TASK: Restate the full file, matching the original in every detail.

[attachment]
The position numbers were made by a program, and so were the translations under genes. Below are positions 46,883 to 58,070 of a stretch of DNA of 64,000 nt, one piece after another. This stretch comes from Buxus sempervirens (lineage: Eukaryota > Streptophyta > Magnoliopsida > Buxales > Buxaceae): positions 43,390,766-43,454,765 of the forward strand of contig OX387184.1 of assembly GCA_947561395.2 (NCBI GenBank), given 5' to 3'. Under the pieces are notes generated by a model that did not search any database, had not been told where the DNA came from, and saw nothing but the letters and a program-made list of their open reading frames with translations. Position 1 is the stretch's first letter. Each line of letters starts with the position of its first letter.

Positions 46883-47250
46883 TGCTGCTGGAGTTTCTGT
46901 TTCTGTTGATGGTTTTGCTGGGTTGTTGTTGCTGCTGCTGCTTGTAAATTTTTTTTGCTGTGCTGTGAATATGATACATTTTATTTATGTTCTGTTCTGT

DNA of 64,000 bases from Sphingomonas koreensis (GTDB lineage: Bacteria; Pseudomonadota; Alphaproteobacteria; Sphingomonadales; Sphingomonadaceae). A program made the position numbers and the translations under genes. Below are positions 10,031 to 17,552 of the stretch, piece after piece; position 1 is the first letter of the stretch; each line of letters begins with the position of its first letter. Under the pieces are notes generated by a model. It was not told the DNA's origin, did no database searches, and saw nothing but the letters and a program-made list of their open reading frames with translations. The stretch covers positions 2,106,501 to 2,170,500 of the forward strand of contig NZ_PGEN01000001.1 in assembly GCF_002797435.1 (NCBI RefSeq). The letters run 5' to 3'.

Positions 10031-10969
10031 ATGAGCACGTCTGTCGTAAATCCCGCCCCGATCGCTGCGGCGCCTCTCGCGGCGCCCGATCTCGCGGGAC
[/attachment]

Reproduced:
The position numbers were made by a program, and so were the translations under genes. Below are positions 46,883 to 58,070 of a stretch of DNA of 64,000 nt, one piece after another. This stretch comes from Buxus sempervirens (lineage: Eukaryota > Streptophyta > Magnoliopsida > Buxales > Buxaceae): positions 43,390,766-43,454,765 of the forward strand of contig OX387184.1 of assembly GCA_947561395.2 (NCBI GenBank), given 5' to 3'. Under the pieces are notes generated by a model that did not search any database, had not been told where the DNA came from, and saw nothing but the letters and a program-made list of their open reading frames with translations. Position 1 is the stretch's first letter. Each line of letters starts with the position of its first letter.

Positions 46883-47250
46883 TGCTGCTGGAGTTTCTGT
46901 TTCTGTTGATGGTTTTGCTGGGTTGTTGTTGCTGCTGCTGCTTGTAAATTTTTTTTGCTGTGCTGTGAATATGATACATTTTATTTATGTTCTGTTCTGT

DNA of 64,000 bases from Sphingomonas koreensis (GTDB lineage: Bacteria; Pseudomonadota; Alphaproteobacteria; Sphingomonadales; Sphingomonadaceae). A program made the position numbers and the translations under genes. Below are positions 10,031 to 17,552 of the stretch, piece after piece; position 1 is the first letter of the stretch; each line of letters begins with the position of its first letter. Under the pieces are notes generated by a model. It was not told the DNA's origin, did no database searches, and saw nothing but the letters and a program-made list of their open reading frames with translations. The stretch covers positions 2,106,501 to 2,170,500 of the forward strand of contig NZ_PGEN01000001.1 in assembly GCF_002797435.1 (NCBI RefSeq). The letters run 5' to 3'.

Positions 10031-10969
10031 ATGAGCACGTCTGTCGTAAATCCCGCCCCGATCGCTGCGGCGCCTCTCGCGGCGCCCGATCTCGCGGGAC